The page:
Scientists have designed wearable robotic arms that can hold tools, pick fruit or smash through walls.

Researchers at The Verge university in Canada have designed a special robotic arm that can be placed on the wearer’s hips and uses a three-finger manipulator to perform a range of tasks,media outlet The Verge reported. The robotic arm has three degrees of freedom and can move at 3.4 meters per second, lifting up to 5 kilograms, IEE Spectrum reported. It weighs quite light, at only 4 kg, roughly the same as a human arm. But this is mainly because it uses a huge external power supply, connected via a short rope, which limits mobility.

As the video above shows, robots like this may have a wide range of tasks in the future. It can mimic the movements of the wearer and speed up the work of picking fruit or painting. It can also act as an assistant, taking things in the workshop or delivering tools. Or it can hit the wall directly.

Scientists have designed wearable robotic arms that can hold tools, pick fruit or smash through walls.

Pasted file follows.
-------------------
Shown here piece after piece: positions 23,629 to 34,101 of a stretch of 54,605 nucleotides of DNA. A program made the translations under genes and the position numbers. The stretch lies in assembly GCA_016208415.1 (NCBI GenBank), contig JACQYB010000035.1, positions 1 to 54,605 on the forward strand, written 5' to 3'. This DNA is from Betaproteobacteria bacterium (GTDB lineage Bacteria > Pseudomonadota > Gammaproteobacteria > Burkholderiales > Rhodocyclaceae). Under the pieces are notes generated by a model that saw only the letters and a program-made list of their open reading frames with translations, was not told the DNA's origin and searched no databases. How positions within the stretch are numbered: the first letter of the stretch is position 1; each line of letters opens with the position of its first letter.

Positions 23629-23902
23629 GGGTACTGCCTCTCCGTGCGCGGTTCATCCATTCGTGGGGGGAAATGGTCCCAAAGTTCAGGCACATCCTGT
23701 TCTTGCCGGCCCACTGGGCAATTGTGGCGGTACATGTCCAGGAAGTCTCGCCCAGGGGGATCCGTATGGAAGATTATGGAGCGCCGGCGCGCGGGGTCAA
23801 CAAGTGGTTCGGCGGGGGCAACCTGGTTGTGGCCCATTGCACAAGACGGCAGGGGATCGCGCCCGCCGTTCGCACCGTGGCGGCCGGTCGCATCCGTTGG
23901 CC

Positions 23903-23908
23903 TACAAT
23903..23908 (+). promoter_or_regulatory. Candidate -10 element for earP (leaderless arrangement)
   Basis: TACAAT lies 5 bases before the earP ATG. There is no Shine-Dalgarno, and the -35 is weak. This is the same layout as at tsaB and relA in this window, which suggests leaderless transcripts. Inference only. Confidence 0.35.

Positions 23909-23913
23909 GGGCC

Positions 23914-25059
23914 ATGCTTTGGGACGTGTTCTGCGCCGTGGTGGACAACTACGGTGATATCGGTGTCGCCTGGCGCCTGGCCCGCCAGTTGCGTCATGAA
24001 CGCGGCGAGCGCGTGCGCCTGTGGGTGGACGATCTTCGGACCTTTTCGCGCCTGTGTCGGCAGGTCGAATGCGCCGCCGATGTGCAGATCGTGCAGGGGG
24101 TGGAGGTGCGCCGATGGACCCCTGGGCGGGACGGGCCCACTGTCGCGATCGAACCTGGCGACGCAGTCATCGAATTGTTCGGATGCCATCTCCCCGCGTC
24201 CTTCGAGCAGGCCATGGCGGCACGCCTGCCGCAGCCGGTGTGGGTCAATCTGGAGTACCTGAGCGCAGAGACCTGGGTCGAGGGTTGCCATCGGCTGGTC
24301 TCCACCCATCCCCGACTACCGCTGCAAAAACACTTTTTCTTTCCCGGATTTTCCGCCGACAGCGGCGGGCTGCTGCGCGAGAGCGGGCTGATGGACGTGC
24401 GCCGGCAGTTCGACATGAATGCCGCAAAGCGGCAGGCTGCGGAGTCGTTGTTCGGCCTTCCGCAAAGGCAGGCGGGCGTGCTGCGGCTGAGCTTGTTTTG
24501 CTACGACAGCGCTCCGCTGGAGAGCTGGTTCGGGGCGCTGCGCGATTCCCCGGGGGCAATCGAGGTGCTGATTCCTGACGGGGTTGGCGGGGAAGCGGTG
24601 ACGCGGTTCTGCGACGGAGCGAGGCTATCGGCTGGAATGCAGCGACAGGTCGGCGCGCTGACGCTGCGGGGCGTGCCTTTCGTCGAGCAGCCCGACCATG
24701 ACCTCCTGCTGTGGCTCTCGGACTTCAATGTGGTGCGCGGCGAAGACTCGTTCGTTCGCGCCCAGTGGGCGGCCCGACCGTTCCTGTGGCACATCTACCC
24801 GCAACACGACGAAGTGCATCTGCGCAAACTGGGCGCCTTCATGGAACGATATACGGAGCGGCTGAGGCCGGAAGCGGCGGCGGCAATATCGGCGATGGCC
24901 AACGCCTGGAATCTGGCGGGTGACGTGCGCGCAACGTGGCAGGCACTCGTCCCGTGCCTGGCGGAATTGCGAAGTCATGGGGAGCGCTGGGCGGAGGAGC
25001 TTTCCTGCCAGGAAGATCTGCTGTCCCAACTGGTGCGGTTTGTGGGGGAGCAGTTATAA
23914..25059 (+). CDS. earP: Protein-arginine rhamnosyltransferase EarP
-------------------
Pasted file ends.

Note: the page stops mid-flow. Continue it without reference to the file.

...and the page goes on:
External power does bring some limitations, but it may not be a problem if the wearer is working in one place (most likely in the workshop), or if the power supply can move on wheels and may even follow the wearer on its own.

Scientists have designed wearable robotic arms that can hold tools, pick fruit or smash through walls.

However, it is important to remember that these are now very hypothetical use cases. The technology is not yet ready for delivery to the factory or shop floor, and control is perhaps the biggest limit. As the demo video shows, the robotic arm is now operated by a third party. Creating a robotic arm smart enough to function without human instructions is a very difficult task and may take a long time.

But what such a research project can do is help engineers solve other potential problems, such as how to compensate for the inertia of a robotic arm when it moves quickly or powerfully. As you can see in the wall-smashing section of the video, this can cause the wearer to lose its balance. The solution here is to place the arm next to the wearer’s mass center and secure the setting with a rigid seat belt.

Scientists have designed wearable robotic arms that can hold tools, pick fruit or smash through walls.